Ordering in: The rapid evolution of food delivery

The way people eat is drastically altering worldwide. Delivery of restaurant-quality meals was still mostly restricted to Chinese and pizza little under 20 years ago. Having more than quadrupled since 2017, meal delivery has grown to be a $150 billion worldwide industry today. The COVID-19 epidemic in the United States has caused the market to more than quadruple, from a solid historical increase of 8%.

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The emergence of enticing, easy-to-use applications and technologically advanced driver networks, in conjunction with evolving customer demands, has made ready-to-eat meal delivery a significant market. Early in the pandemic, lockdowns and physical separation regulations greatly boosted the sector, with delivery turning becoming a lifeline for the struggling restaurant business. It is expected to be a long-term staple in the dining scene going ahead.

The food delivery ecosystem’s economic structure is constantly changing as it grows. As the sector grows, factors including real estate, brand, operating efficiency, range of products, and shifting customer behavior will decide who wins and loses. Possible regulatory restrictions, such as modifications to driver compensation, will play a role in the reorganization. And despite the industry’s phenomenal expansion throughout the worldwide epidemic, most delivery systems have continued to be unprofitable. Christopher Payne, the Chief Operating Officer of DoorDash, recently stated to the Wall Street Journal, “This is a low-margin, scale-driven, and cost-intensive business.”

Despite these obstacles, significant investments are still being made in the field. Notable fundraises include Wolt, which raised $530 million in January 2021; REEF Technology, which raised $700 million in November 2020; and Rebel Foods, which raised $26.5 million in July 2020. Other consolidations include Uber’s acquisition of Postmates, which was completed in December 2020 for $2.65 billion; and Just Eat Takeaway’s acquisition of Grubhub, which was completed in June 2021 for $7.3 billion. Deliveroo in March 2021 and DoorDash in December 2020, two recent IPOs, show the industry’s continued enthusiasm and unpredictability. Further changes to the landscape following the worldwide epidemic are posing new possibilities, difficulties, and decision points for a complex network of participants, including delivery services, eateries, drivers, customers, and other digital enablers. Parallel to this, a new class of rivals is joining the battle for “share of stomach” with the rise of quick-commerce/rapid delivery platforms. These platforms, such Getir ($550 million in June 2021) and JOKR ($170 million in July 2021), have attracted substantial amounts of capital.

Developing fronts in delivery

Not that long ago, restaurants took care of the little meal delivery services that were available directly. These days, there is a whole ecosystem of participants.

The meal delivery industry in the United States is rather complicated, with four major firms dominating certain large metropolitan markets: DoorDash, Grubhub, Postmates, and Uber Eats. In San Jose (77 percent of the market), Houston (56 percent), Philadelphia (51 percent), and San Antonio (51 percent) as of May 2021, DoorDash was leading. The market was somewhat balanced when Uber acquired Postmates in 2020. As of May 2021, Uber Eats and Postmates together accounted over 50% of the market in Los Angeles and 41% in New York City (Exhibit 2). These numbers fluctuate every month as platforms fight for local users.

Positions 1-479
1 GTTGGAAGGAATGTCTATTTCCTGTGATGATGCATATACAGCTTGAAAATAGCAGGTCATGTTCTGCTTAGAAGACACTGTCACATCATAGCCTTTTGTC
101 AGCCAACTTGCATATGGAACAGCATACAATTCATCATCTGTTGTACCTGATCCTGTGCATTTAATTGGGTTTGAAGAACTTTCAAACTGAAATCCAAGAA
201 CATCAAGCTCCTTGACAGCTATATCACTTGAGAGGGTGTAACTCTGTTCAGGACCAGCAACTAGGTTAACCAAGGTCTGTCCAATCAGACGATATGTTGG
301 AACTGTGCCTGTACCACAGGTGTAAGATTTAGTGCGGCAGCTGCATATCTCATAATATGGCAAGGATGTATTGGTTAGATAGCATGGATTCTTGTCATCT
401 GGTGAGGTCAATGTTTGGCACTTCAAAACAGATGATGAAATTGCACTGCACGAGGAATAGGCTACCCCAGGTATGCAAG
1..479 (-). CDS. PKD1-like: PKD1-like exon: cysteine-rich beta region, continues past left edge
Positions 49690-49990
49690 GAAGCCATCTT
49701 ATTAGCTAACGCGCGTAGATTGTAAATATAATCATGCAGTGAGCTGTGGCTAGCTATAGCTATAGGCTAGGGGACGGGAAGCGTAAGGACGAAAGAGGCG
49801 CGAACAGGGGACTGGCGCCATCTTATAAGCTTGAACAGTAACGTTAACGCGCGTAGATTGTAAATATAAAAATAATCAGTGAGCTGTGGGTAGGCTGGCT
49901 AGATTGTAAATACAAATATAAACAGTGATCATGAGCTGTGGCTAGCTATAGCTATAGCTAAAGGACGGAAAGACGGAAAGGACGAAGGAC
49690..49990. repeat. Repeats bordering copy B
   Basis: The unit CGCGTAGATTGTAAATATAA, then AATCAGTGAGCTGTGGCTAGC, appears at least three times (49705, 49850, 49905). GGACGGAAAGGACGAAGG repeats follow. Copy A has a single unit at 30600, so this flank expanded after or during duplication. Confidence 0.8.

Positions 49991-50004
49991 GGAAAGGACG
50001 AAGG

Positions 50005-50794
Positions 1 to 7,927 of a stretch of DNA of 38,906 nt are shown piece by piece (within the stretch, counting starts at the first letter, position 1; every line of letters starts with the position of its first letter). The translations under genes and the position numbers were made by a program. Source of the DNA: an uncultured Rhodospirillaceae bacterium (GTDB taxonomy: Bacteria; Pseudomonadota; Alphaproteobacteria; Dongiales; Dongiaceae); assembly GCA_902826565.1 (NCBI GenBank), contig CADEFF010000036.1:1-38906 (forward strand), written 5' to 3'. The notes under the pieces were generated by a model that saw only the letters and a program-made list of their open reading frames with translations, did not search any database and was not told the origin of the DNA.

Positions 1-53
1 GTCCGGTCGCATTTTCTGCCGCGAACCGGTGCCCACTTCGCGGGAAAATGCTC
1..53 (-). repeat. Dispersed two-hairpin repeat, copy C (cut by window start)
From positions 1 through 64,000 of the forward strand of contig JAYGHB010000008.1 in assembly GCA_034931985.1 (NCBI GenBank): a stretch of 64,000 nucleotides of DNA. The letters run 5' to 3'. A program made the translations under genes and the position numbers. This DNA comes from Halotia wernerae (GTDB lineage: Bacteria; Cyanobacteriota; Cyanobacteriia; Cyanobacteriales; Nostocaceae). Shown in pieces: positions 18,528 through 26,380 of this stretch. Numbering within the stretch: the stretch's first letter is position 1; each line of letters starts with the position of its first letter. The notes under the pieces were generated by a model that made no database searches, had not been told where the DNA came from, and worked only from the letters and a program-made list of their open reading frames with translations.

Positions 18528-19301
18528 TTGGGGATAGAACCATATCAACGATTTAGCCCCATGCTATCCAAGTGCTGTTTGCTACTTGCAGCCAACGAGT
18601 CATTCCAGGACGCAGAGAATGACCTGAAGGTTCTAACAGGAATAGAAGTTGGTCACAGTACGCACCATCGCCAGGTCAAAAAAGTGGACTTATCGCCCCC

In the past, restaurant profits have been calculated using three fundamental expenses: food (which typically accounts for 28–32 percent of total expenditures), labor (which accounts for another 28–32 percent), and occupancy or real estate-related costs (which account for 22–29 percent). From the perspective of unit economics, a restaurant should operate at a rate of 78 to 93 percent, which would yield a profit margin of 7 to 22 percent (franchise restaurants pay additional franchise fees to corporate).

In the past, delivery orders were treated by drivers rather than wait staff and were considered an additional table for the business. The restaurant paid minimum pay to drivers, who usually delivered many orders at once within a certain radius in exchange for gratuities from patrons. In general, delivery was meant to raise a restaurant’s income by using its kitchen more frequently and profitably.

When the COVID-19 epidemic started to threaten eateries’ survival, delivery turned out to be a lifesaver. In 2020, a lot of eateries that used online delivery services saw an increase in their revenue from deliveries. Nevertheless, their total earnings frequently decreased, with sporadic negative margins (Exhibit 3). The pandemic-imposed eating limitations may have contributed to this tendency, but the fundamental problem was always the disparity between delivery-driven revenue surges and profit losses.

platforms for delivery

The platforms are under a lot of strain. They are having trouble turning a profit in spite of their rapid expansion. Furthermore, these businesses aren’t anticipated to turn a profit for a number of years, according to reports from the Wall Street Journal. However, there exists a potential benefit if platforms explore novel income streams and reduce certain expenses.

The existing economics of platforms are mostly driven by transportation costs and restaurant and customer fees and commissions (Exhibit 5). According to our data, the average contribution margin is around 3 percent, or $1.20 on average orders.